Although students are encouraged to read aloud in this guided reading activity, studies have proven that this interactive learning experience can improve oral reading fluency in students of all reading abilities. For more information on this, head to our blog on Readers’ Theater.
Students sit in their guided reading groups, however, they are given the opportunity to read silently in their head. If they find this difficult, encourage them to whisper the story quietly to themselves or use a whisper phone. As a teacher, I would then tap them on the shoulder when I was ready to listen to them read. If a student is reading silently when you get to them, ask them to whisper from the point they’ve reached in the text.
Planning a Guided Reading Session
When I was a teacher, I would spend a small amount of time talking about the text, pictures, and predictions, as well as getting students to look at and remember the reading goals they are currently working towards.
Then, I would get the students straight into their silent reading, reminding them to use the reading strategies bookmark and sight word mat to assist them if they got stuck.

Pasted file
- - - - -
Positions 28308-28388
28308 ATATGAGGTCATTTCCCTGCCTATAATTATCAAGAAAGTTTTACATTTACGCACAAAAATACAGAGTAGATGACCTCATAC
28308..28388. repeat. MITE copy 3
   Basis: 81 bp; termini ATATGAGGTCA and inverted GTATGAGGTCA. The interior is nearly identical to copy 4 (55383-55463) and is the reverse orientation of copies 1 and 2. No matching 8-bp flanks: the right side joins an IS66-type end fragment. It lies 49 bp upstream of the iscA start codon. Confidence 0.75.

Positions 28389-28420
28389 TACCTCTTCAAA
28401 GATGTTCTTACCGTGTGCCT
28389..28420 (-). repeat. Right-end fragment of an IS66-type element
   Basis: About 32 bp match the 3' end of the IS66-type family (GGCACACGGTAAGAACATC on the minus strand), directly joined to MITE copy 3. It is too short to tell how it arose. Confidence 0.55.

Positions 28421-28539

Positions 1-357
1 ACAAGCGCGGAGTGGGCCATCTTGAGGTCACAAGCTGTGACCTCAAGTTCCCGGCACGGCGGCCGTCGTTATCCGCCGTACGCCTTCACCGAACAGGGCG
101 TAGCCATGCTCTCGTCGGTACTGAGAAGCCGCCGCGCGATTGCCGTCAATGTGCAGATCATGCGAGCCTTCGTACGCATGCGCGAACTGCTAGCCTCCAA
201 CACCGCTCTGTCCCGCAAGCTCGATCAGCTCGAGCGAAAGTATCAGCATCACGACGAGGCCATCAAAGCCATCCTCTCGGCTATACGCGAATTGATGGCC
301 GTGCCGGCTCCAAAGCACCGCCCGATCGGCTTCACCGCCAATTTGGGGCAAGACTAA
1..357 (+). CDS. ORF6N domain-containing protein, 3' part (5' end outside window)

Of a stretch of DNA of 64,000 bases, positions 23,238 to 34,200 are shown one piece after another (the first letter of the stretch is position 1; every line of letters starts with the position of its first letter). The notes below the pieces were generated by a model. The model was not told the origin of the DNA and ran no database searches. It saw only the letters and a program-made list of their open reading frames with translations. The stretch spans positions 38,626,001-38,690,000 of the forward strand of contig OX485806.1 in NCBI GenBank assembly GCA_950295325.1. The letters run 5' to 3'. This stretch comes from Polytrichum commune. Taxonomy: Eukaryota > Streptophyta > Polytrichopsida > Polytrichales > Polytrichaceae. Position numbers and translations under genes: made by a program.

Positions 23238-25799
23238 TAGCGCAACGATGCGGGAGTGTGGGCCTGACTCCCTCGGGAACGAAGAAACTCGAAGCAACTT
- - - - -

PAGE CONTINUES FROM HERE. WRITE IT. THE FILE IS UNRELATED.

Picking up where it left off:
It is important that you do not interrupt students, even if you can see that they are struggling. Instead, encourage them to use their reading strategies.
When you can see that a student does need a bit of extra help, ask questions like:
- What do you think you can do next?
- What strategy are you going to use next to keep reading?
Otherwise, if you assist them every time, they are not going to learn to work out tricky words by themselves.
Finally, after the reading of the text, I would check for comprehension and ask questions about what reading strategies they used during their reading.
Guided Reading Activities
Which you choose to use really is an individual preference. You will also need to consider the level of your students when thinking about what to focus on in each of the guided reading sessions.
For help setting up your guided reading, take a look through our extensive library of guided reading resources.
Do you have any favorite tips or tricks for making guided reading work in your classroom? Let us know in the comments below!